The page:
TOKYO (AP) -- Japanese companies are gaining confidence in the global recovery, but an uncertain outlook at home is fueling a worrisome retreat in corporate spending, a key central bank report showed Monday.
In the Bank of Japan's closely watched "tankan" quarterly survey of business sentiment, the main index for large manufacturers stood at minus 24, a nine-point improvement from three months ago. The figure represents the percentage of companies saying business conditions are good minus those saying conditions are unfavorable.
The result beat Kyodo News agency's average market forecast of minus 27 and reflects how robust Asian demand is bolstering the world's second-biggest economy. The fine print, however, paints a less encouraging picture.
Amid deflation and a strong yen, companies remain reluctant to invest in factories, equipment or workers.
Major manufacturers and non-manufacturers plan deeper capital spending cuts of 13.8 percent this fiscal year through March 2010, according to the tankan. They say they still have too many workers and capacity. And while big companies expect sentiment to improve next quarter, small and medium-size firms forecast deterioration amid a frail domestic economy.
"Strong Asian demand is driving the Japanese economy through exports, and larger manufacturers are to some extent benefiting from that," said Masayuki Kichikawa, chief economist at Bank of America Merrill Lynch in Tokyo. "But today's numbers confirmed a divergence in business sentiment."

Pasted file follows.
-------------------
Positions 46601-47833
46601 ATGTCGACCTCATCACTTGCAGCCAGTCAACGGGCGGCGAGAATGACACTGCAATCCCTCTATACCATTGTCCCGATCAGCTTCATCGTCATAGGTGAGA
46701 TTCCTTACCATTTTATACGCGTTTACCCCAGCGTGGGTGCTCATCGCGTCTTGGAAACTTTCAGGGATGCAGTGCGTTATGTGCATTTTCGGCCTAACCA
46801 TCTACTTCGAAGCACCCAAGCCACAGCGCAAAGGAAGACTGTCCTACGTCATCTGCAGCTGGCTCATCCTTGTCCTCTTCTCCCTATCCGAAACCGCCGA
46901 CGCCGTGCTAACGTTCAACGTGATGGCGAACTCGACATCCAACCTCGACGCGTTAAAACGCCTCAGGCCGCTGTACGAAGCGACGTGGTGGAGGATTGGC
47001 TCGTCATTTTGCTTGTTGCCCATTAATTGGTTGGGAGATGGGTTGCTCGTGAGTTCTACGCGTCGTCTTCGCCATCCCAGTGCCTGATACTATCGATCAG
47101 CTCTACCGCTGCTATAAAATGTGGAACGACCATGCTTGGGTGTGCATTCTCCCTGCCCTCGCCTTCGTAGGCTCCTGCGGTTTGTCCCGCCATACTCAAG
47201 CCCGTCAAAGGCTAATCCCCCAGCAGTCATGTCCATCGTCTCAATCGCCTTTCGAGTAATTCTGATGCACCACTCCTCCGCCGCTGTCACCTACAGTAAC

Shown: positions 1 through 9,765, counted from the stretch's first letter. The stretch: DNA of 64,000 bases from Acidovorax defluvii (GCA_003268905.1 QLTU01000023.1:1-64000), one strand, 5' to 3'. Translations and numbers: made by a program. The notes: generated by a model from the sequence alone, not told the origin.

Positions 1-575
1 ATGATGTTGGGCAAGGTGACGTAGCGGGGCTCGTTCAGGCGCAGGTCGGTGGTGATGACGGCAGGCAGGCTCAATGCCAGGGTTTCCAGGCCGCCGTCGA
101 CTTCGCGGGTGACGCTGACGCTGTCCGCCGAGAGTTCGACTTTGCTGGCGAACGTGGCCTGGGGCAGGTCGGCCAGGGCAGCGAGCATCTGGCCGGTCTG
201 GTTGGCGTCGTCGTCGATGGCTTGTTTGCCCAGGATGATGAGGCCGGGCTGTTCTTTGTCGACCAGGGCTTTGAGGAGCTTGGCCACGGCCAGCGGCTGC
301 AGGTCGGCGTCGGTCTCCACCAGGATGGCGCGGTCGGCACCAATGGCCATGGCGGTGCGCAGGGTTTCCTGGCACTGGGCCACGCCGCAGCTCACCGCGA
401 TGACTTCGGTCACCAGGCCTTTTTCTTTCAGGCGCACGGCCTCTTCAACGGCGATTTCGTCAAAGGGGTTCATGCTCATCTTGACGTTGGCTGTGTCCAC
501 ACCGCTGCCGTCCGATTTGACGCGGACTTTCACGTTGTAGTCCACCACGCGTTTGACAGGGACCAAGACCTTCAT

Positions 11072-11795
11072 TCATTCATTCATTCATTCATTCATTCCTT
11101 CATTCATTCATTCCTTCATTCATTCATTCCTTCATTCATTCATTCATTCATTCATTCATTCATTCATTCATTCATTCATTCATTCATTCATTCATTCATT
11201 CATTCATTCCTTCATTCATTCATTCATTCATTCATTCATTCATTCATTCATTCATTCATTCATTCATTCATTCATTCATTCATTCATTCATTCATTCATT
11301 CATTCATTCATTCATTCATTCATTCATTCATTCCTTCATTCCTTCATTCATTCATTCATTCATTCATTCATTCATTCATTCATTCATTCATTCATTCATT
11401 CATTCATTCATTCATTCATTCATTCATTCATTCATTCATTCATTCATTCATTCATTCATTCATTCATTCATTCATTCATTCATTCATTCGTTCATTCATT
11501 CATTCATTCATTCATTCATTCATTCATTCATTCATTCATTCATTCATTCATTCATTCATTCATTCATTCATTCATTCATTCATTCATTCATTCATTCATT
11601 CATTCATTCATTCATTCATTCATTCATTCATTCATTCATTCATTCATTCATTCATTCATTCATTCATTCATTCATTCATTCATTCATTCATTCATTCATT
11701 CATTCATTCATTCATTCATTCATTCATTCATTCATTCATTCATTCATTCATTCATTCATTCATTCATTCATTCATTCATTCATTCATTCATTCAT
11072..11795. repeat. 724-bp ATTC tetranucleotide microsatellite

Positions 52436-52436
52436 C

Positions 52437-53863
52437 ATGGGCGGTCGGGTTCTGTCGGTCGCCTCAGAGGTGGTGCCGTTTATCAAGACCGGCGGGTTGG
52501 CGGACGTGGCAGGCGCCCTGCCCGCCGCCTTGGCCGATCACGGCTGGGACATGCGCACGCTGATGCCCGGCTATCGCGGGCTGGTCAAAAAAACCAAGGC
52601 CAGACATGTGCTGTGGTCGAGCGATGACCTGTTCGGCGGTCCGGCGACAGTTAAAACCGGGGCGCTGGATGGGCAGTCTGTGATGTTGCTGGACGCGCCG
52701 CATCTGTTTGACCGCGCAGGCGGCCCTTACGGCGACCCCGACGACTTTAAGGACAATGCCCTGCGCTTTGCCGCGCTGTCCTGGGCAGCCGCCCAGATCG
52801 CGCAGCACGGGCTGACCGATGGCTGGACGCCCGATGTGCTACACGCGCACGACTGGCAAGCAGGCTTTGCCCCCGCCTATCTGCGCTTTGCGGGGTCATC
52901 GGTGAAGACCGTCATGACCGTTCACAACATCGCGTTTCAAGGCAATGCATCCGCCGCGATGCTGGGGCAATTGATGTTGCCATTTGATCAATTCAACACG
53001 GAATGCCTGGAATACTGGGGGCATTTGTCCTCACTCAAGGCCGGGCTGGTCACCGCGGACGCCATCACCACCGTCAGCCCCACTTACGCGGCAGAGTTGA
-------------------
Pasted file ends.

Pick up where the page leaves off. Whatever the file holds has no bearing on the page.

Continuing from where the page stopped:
In other words, the big companies are getting stronger, while the smaller ones are faltering.
The main culprit appears to be deflation. Falling prices plagued Japan during its "Lost Decade" in the 1990s and once again threatens to undermine the country's recovery. Deflation can hamper economic growth by depressing company profits, sparking wage cuts and causing consumers to postpone purchases. It also can increase debt burdens.
A strong yen is adding further pressure to companies of all sizes by eroding the overseas profits of exporters like Sony Corp. and Toyota Motor Corp. The Japanese currency hit a 14-year high of 84.83 against the dollar on Nov. 27. The dollar has recovered somewhat since then, trading above 89 yen Monday morning.
The Cabinet top spokesman, Hirofumi Hirano, welcomed the better tankan numbers. But he said the government, which last week announced a 7.2 trillion yen ($81 billion) stimulus package, will keep close watch on economic developments.
"In reality, we need to regard the prospects as still severe," Hirano said, according to Kyodo.
Responding to calls for action, the Bank of Japan convened an emergency meeting earlier this month and established a new lending facility to boost liquidity.
The tankan helps the central bank guide monetary policy, and analysts said the latest survey could prompt further steps when the policy board meets later this week.
"Political pressure from the government is likely to increase and, we think, the Bank of Japan will be finally forced to take easing measures in a concerted effort to combat deflation," said Junko Nishioka, chief economist at RBS Securities Japan, in a note to clients.
The sentiment index for big non-manufacturers inched up to minus 22 from minus 24 in September.
Sentiment among medium-sized manufacturers stood at minus 30 from minus 40, while the reading for small manufacturers was up slightly to 40 from minus 52 in September.
Companies are assuming that the dollar will average 92.93 yen this fiscal year. Big manufacturers expect pretax profits to fall 34.7 percent.
The Bank of Japan surveyed a total of 10,116 companies between Nov. 9 and Dec. 11, of which more than 99 percent responded.